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Kinship characterized by the sharing of common ancestors (derived from the Latin consanguineous, meaning of common blood). Kin are of two basic kinds: consanguineous (sharing common ancestors) and affinal (related by marriage). Today consanguinity is a genetic concept that influences the probabilities of specific combinations of characteristics, called genotypes. The probability that two consanguineous individuals will share the same traits depends upon the mode of inheritance (dominant or recessive) and the degree of penetrance or expressivity of the causative gene. Higher rates of mortality and rare diseases and disorders are more common in the offspring of consanguineous unions. While consanguineous marriages of various degrees have been practiced, all societies have incesttaboos prohibiting marriage or sexual relations between certain kin.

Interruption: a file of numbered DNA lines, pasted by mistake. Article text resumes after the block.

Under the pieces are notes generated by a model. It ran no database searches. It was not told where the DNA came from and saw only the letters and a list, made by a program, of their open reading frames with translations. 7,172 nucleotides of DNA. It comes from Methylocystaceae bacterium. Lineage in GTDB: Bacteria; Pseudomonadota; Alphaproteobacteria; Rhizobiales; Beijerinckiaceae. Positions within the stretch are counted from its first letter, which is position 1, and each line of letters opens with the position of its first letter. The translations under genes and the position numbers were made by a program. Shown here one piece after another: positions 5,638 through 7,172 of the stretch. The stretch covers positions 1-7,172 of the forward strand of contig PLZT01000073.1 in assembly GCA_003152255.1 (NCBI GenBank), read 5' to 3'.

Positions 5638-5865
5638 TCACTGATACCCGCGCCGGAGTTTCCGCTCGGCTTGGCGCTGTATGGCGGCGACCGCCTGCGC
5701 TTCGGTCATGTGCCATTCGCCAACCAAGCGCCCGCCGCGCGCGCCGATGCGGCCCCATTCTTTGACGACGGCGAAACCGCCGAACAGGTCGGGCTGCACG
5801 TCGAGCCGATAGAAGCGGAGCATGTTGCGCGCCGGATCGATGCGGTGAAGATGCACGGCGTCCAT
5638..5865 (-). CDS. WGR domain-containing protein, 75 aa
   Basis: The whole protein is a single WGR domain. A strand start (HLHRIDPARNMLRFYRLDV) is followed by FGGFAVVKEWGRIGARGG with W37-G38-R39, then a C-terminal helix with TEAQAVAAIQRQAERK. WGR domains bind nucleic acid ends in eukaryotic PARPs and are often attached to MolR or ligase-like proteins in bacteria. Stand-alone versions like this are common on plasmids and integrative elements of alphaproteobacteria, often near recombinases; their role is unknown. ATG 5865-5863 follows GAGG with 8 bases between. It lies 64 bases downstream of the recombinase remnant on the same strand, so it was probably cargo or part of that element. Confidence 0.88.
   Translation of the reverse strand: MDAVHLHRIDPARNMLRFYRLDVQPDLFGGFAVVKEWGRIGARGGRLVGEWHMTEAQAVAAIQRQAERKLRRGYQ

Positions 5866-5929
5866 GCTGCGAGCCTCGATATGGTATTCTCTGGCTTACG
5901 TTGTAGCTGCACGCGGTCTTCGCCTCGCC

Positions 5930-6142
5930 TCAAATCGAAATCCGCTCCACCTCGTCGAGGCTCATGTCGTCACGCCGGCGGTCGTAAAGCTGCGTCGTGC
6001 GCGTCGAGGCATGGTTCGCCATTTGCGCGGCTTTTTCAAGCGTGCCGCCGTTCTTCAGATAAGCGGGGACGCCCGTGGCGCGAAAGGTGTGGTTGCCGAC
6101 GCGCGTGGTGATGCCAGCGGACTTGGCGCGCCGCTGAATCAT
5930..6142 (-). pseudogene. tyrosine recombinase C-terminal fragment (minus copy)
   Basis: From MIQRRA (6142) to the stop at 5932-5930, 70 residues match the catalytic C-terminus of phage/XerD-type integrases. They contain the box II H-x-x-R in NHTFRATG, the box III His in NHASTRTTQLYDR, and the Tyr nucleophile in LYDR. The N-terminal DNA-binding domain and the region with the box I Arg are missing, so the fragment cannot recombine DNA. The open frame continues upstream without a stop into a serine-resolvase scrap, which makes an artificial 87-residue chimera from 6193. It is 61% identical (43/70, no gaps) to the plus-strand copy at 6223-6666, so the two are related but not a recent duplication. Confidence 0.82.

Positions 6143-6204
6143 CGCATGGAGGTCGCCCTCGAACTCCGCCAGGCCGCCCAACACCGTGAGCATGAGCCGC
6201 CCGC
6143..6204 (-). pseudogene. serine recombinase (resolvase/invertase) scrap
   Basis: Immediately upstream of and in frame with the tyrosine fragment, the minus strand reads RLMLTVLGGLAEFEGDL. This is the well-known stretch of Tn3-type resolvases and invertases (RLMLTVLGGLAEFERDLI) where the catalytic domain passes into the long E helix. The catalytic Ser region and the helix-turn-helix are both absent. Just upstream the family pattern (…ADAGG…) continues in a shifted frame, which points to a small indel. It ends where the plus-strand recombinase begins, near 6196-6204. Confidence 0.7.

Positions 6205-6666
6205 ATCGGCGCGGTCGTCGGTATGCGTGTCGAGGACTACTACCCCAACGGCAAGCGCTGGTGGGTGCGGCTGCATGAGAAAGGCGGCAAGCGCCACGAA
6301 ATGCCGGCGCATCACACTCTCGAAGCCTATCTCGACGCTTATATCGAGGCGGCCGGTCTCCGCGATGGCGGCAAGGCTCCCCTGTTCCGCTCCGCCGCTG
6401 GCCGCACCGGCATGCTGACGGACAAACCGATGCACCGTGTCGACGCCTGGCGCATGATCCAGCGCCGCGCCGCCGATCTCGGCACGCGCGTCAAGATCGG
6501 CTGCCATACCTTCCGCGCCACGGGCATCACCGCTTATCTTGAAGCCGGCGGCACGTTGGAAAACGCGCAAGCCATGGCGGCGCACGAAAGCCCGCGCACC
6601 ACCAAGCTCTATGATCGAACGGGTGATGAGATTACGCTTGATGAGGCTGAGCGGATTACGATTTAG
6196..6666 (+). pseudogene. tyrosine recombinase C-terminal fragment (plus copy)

This entry comes from Encyclopædia Britannica Concise. For the full entry on consanguinity, visit Britannica.com.